Experience From - Bill Misner, Ph.D. , Lady G ,
While I do not oppose Iron supplements, too much vs. too little dietary Iron may be a double-edged sword for the high impact ultrarunner. Iron is an essential element in all cell metabolism and growth, but it may be toxic when let off the leash. Iron has the uncanny ability to switch back and forth between ferrous and feric oxide states as either a stron biological oxidant and/or reductant.
Free radical damage, which may be the mutant cause of cancer and is certainly the cause of fatigue following a long run, is produced by the hydroxyl radical(OH). Most of the (OH) produced comes from the iron-dependent reduction of H2O2. Too much Iron in the system may increase the risk of cancer in those predisposed, according to NHANES I data. Other date show an increased risk to coronary events. Women tend to run the risk of iron-poverty more than men. The daily dietary RDA requirement of 10-15 mg. per day is generally met by a well-balanced American diet inclusive of a minimal 5+ servings of fruits and vegetables, 2-4 slices of enriched bread, in a macronutrient caloric profile of 60% carbohydrates, 25% fat, and 15% protein. Hb blood serum values below 13 may be an early indication to query your personal physician as to whether or not to increase supplemental Iron intake.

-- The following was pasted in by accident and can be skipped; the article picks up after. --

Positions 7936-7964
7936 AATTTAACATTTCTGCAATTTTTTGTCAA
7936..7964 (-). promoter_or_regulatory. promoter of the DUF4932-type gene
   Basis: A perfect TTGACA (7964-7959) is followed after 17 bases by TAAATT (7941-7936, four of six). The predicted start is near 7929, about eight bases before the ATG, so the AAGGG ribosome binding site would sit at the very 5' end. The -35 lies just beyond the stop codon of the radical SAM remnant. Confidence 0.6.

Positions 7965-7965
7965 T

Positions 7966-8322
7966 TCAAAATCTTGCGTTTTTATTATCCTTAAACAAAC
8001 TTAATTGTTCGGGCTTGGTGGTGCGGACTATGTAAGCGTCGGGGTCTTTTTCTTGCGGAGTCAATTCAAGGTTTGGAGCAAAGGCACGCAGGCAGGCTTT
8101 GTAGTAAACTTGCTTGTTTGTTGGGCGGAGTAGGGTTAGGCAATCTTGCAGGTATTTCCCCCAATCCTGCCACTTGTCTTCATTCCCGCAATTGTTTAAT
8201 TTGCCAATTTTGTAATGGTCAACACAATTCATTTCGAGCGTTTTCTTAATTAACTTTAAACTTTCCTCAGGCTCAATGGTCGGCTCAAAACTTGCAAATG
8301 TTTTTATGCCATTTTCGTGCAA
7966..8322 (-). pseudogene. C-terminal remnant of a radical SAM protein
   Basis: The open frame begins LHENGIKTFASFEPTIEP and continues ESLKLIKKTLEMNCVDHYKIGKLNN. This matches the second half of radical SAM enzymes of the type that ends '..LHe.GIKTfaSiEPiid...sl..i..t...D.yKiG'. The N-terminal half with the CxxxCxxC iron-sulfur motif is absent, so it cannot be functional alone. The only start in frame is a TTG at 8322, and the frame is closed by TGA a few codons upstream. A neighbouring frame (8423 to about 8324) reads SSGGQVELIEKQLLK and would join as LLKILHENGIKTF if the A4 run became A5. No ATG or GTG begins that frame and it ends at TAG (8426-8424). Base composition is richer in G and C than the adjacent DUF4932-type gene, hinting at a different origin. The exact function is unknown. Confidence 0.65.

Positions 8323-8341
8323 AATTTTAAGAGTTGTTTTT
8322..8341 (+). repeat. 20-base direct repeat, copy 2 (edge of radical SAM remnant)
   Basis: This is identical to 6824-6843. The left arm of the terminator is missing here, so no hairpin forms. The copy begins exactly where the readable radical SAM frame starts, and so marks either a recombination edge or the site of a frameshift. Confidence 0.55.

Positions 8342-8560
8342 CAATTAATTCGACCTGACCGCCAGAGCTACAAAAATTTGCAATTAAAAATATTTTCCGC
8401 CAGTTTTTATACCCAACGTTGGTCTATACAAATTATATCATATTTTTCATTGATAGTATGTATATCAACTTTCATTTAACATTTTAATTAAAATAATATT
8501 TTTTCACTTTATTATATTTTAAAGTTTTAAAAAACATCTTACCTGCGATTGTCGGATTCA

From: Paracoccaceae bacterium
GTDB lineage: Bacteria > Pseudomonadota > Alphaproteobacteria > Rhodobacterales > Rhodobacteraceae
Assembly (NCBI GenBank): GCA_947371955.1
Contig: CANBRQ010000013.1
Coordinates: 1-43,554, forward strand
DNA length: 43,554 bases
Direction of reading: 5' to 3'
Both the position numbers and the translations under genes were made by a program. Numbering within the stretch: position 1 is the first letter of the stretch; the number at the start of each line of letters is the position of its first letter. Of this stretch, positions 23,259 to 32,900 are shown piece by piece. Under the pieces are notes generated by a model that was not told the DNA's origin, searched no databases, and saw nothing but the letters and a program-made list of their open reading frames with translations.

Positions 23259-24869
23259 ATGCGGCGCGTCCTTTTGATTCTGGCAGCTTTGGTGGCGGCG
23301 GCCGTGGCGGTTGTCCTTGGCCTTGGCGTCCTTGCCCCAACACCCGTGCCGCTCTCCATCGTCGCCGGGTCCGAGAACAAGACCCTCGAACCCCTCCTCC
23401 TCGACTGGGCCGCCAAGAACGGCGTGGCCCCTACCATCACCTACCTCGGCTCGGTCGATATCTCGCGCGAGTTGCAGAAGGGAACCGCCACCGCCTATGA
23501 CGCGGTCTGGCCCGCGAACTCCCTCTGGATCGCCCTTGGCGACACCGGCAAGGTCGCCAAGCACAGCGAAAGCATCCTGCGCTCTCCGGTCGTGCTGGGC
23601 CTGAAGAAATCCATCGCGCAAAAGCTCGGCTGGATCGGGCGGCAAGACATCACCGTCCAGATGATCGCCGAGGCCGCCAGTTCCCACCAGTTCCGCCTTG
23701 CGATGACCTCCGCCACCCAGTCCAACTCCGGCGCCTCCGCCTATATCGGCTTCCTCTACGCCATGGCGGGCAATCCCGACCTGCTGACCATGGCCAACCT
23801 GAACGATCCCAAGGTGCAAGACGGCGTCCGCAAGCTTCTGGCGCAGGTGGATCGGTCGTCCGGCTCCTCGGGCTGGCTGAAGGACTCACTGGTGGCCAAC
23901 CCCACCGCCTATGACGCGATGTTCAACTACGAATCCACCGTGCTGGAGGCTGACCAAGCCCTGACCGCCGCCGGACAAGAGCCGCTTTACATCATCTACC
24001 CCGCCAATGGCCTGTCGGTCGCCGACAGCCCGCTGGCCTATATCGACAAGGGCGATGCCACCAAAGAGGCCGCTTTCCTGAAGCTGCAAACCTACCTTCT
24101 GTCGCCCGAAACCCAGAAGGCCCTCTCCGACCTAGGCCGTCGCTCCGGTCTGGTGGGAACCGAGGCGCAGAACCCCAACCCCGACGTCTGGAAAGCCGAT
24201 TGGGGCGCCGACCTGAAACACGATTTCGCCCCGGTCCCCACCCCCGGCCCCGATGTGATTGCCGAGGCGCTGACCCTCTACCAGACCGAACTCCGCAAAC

Most of us get too much, in my opinion.
For what it is worth here is mine. About 10 years ago I had just finished doing a 24 hour ultra and the day after had an appointment to give blood. They wouldn't take it because they said my iron level was so low that I was borderline anemic. Naturally, I rushed right off to the doc who took the necessary blood test, etc., etc. The results came back perfectly normal. He told me that women have a tendency to use iron and lose it faster then a man and especially during strenuous physical exercise. He told me to try taking an extra iron supplement about every four hours during my ultra. I did and noticed that my recovery time was much faster. Then came menopause. I had read many articles stating that menopausal women do not need as much iron so I stopped taking the supplement. Last August I was diagnosed as anemic and my doc informed me that what I had read was ok for non-active women but not for me. Once again I went on the supplements and started feeling great again within a few days.
Yesterday, Bill had posted saying that to much iron could result in tiredness after a workout. This is most true. Until the doc told me to go back to pre-menopause iron supplements I did notice an unusual amount of fatigue after a workout.